Where Is Hacking Now? A Chat with Grugq
An interview with noted anti-forensic researcher The Grugq turns into a broad-ranging discussion about the state of hacking and cracking.
March 12, 2007 — CSO —
First things first: This wasn’t planned. We contacted The Grugq (pronounced "grug") as research for a forthcoming feature story. But the chat, as chats sometimes do, went in its own direction. Before long, we had hit on broader trends in the hacking and cracking community, the economics of the trade, and anecdotes that show how hacking is changing in some ways, and in others, staying the same as it has for a decade or more.
So much myth and conventional wisdom grows around hacking that it’s useful for security professionals to periodically take stock of what’s real and what isn’t from those who are in touch with that world.
Quickly, we should set out The Grugq’s credentials. He is a noted forensic and anti-forensic researcher. He has created anti-forensic tools to demonstrate the weakness of forensics. He has worked in information security at a large financial institution in Europe and has worked for an information security consultancy. Currently, he’s "freelancing" and doing forensics training. Despite his knowledge of what’s going on with hackers and bad guys, he claims he’s completely legit. "I don’t hack," he says flatly. But his research does keep him in touch with the community of hackers, which he says is far more nuanced and stratified than most people think.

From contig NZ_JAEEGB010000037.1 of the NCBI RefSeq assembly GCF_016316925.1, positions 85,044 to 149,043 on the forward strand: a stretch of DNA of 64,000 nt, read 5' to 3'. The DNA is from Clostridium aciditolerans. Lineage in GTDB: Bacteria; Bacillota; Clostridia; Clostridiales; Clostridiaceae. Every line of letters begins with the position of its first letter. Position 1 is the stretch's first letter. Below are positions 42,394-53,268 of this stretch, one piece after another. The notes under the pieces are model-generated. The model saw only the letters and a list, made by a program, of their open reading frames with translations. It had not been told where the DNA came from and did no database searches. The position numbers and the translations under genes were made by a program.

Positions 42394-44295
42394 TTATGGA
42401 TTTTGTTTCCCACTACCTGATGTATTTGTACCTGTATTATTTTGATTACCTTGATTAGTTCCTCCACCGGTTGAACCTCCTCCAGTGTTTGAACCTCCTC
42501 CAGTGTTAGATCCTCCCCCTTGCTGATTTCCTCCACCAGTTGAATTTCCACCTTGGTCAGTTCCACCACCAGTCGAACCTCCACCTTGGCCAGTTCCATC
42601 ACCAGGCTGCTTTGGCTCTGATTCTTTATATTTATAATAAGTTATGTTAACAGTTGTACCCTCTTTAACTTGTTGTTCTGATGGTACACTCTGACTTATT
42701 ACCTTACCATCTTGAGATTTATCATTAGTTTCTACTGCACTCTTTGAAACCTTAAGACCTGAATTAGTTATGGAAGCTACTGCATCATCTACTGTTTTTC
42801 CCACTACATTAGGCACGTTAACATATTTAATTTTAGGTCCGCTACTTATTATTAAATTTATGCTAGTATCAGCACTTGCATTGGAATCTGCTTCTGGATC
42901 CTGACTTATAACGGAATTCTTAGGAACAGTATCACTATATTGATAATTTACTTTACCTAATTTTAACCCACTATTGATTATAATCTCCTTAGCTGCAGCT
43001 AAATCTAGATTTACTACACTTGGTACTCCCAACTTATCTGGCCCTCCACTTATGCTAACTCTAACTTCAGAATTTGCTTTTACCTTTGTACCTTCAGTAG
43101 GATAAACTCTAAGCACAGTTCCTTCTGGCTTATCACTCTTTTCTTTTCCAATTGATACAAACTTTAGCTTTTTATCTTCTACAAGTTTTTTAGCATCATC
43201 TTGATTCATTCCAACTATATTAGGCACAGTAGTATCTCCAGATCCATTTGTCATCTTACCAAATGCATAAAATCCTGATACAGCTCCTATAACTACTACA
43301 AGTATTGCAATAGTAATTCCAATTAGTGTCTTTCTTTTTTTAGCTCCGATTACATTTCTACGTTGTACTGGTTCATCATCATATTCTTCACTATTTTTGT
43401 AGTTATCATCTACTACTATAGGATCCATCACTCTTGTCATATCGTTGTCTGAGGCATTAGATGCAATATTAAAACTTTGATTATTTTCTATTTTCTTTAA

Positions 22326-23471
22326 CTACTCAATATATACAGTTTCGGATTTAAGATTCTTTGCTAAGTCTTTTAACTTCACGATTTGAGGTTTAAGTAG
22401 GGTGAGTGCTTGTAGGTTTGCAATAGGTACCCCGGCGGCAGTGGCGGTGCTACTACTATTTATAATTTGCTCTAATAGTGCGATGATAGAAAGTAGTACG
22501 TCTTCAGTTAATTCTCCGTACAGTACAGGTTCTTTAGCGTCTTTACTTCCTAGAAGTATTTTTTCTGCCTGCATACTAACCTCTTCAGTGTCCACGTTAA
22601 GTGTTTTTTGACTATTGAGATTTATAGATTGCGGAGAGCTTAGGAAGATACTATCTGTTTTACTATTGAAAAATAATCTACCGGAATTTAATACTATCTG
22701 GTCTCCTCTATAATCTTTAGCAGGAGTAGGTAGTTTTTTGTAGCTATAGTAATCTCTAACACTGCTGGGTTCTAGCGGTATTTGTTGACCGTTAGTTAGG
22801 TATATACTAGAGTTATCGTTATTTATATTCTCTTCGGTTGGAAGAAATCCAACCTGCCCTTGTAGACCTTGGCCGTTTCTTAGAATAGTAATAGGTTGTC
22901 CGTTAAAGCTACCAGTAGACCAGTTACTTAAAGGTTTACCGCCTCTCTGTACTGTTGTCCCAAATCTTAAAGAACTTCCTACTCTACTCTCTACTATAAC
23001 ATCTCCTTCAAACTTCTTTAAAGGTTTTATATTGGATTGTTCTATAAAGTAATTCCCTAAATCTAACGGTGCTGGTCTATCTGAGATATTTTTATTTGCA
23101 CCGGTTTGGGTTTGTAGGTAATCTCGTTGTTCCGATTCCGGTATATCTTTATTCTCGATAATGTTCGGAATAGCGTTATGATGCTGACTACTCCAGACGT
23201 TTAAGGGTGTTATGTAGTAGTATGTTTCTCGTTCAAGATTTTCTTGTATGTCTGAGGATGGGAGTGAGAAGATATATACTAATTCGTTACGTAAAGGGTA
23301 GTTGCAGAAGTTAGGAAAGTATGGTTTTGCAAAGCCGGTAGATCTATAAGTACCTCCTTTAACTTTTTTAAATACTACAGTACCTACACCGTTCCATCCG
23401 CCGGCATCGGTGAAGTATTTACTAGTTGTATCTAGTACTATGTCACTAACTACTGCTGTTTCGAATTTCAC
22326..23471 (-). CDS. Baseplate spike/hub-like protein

What follows is an excerpt from an instant-message chat with Senior Editor Scott Berinato. We’ve edited for grammar and, for clarity, rearranged answers when the chat was bifurcated and two conversations were going on at once. We invite your feedback.
...The Grugq: Good anti-forensics would prevent any stories, since no one would ever get called in to do the investigation. :)
CSO: That’s the problem I’m running into researching this story.
The Grugq: "Aspire to subtlety."
CSO: Good line.
The Grugq: That was the advice I got from my mentor. It’s what got me started on anti-forensics.
CSO: Who was your mentor?
The Grugq: I can’t tell you.
CSO: Can I ask why?
The Grugq: It was at a regular job. He was my boss. Very Old-school hacker.
CSO: Oh, so he was mentoring you on the side?
The Grugq: Well, I was hired to learn how to hack so I could be an in-house red team, which was novel back then.
CSO: Before everyone had a "research lab"?
The Grugq: Oh yeah, way before then.
CSO: Any other pearls of wisdom from him?
The Grugq: That was it really. Everything else was more practical. He didn’t like theory. He always wanted to see the code.